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qwwera said:It helps Android numbers with carriers giving away free Android junk tablets with the addition of a line of service. Or that most of the sales of Android tablets are ultra low budget junk. it makes Android numbers artificially high.
Android fans once claimed that the Apple Watch launch would be good because it would raise awareness of the existence of smartwatches, leading to increases in sales of Android Wear. Hasn't happened. Didn't happen for Samsung's terrible Tizen watches either. And now some Android OEMs like Motorola and Huawei (who predicted Android Wear's failure from the beginning but pitched in with a couple of models anyway) are saying that they are exiting the Android Wear scene. Sony never officially announced that they are doing so, but never followed up their initial Android Wear device. Xiaomi, Oppo, OnePlus, Acer and HTC never launched Android Wear devices in the first place and have no intentions to. Other than legacy watch makers who came out with Android Wear models, the only new company offering an Android Wear device is ZTE, and they are only doing it because Verizon requested one from them as a carrier exclusive to be bundled as package deals with phones (though the option to buy them separately does exist). And curiously, virtually none of the new Android Wear models have NFC to support Android Pay, even though Apple and Samsung watches support mobile payments.
So while the Apple Watch is slowly gaining momentum and has started to be a real generator for Apple, Android Wear has done nothing but lose money for Google and their partners and is locked in a death spiral. The last hope - Android Wear 2.0 - came and went and didn't make a bit of difference. And this is despite Android Wear preceding the Apple Watch by more than a year, and independent Android smartwatch efforts from Samsung and Sony - that weren't Google's Android Wear but were rather tablet Android loaded onto a watch - by more than 2 years.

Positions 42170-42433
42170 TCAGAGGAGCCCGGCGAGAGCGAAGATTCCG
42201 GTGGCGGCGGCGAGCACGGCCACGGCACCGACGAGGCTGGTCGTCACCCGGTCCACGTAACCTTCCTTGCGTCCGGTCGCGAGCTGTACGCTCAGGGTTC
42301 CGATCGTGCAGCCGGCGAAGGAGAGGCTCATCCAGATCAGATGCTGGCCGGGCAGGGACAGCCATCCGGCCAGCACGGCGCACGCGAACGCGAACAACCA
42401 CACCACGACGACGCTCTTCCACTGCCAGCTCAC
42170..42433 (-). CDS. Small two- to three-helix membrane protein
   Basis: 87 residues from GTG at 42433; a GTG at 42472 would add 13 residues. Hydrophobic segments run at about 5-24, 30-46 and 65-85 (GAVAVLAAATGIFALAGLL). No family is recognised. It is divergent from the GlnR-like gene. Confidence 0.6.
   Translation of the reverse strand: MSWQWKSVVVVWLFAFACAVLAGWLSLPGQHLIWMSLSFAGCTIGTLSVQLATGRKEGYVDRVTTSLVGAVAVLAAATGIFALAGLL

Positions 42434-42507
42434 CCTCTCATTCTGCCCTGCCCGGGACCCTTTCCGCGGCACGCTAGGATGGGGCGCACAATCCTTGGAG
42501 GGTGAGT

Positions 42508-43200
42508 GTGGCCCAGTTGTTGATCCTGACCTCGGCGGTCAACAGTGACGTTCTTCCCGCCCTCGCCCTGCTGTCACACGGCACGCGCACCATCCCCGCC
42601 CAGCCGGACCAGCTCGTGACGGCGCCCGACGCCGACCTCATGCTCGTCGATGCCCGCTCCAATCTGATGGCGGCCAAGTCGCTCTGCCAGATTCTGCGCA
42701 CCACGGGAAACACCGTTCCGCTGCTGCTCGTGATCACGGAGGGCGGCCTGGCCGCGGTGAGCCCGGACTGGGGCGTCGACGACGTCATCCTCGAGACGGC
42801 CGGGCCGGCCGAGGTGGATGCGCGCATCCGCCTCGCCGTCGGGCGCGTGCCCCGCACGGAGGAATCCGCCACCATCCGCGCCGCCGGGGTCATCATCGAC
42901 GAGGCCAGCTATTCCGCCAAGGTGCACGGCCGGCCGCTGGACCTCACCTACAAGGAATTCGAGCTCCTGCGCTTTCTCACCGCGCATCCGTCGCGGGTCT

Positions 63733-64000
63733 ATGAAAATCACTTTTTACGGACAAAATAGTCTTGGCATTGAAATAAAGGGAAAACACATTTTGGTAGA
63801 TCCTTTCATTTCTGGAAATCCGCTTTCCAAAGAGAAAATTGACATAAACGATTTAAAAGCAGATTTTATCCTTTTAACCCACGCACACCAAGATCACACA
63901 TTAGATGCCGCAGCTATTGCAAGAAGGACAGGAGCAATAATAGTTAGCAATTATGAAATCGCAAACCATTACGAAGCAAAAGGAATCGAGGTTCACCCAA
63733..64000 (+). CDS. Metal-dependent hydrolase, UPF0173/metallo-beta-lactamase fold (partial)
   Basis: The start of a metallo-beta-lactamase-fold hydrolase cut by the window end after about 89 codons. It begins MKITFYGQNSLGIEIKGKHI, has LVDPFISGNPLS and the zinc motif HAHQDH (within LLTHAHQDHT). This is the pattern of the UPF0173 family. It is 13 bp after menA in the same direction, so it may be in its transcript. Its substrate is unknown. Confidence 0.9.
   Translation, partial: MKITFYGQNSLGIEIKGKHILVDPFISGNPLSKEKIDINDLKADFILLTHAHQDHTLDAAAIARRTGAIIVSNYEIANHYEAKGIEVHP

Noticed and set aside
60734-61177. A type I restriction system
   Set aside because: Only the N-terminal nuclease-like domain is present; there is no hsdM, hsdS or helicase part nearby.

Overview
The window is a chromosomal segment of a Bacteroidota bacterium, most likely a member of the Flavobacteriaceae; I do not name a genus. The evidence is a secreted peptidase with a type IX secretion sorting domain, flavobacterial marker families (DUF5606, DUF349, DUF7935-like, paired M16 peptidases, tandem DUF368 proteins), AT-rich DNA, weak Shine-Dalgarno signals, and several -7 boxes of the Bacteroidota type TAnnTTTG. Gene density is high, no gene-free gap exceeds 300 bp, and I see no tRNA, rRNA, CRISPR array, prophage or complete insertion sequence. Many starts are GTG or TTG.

Google really blew it. They didn't advertise the platform, so even most Android device owners don't know that Android Wear exists. Their initial version of the product - voice remotes for your phone - was horrible. They never released phone or SMS apps customized for the watch - i.e. Hangouts or Voice apps that would work independently of the phone - and still haven't. They also failed to create a gateway tier of cheap Fitbit type devices that could have been a gateway to the platform for like $70 that would have only provided fitness tracking and notification mirroring features. They had the opportunity to do so by buying Jawbone - which has since gone belly up - but chose to be stubborn and fail. Oh well. For most of the population, smartwatch is going to be analogous to Apple Watch just as MP3 player basically meant iPod. That is the difference between a company that actually knows how to design and market products - Apple - and a company who really only knows search and ads in Google. Android Wear was designed around getting more people to use voice search to collect more voice search data. That is one reason why it was doomed from the start and you can just go from there.
Grimzahn said:IDC has a history. I am recognizing their numbers as untrustworthy and a waste of time. I am surprised seeing AI taking the time to report about them.
applesauce007 said:Imagination should have sold to Apple when they held talks.
So this isn't Beats, where Apple actually added another company's products to their own product line. And it isn't Authentec, which Apple bought in order to prevent them from licensing their IP to Android competitors,which forced them to either go without such tech like Google, LG and HTC or create their own bad ones like Samsung until Qualcomm integrated good fingerprint scanning tech in their SOCs.
So there never was any solution for Imagination: Apple doesn't need them anymore and the competition never needed them in the first place. But then again, it wasn't Apple's responsibility to protect Imagination's best interests in the first place. Apple gave Imagination plenty of notice to develop new products and seek new markets and customers for them. If Imagination can, great. Hopefully Imagination will come up with something that will contribute to an actually profitable and widely used VR product instead of the current situation where the most popular product is one that Samsung gives away for free to people who pre-order their premium phones, for example. But if they can't, then they won't be the first tech company to go out of business or the last.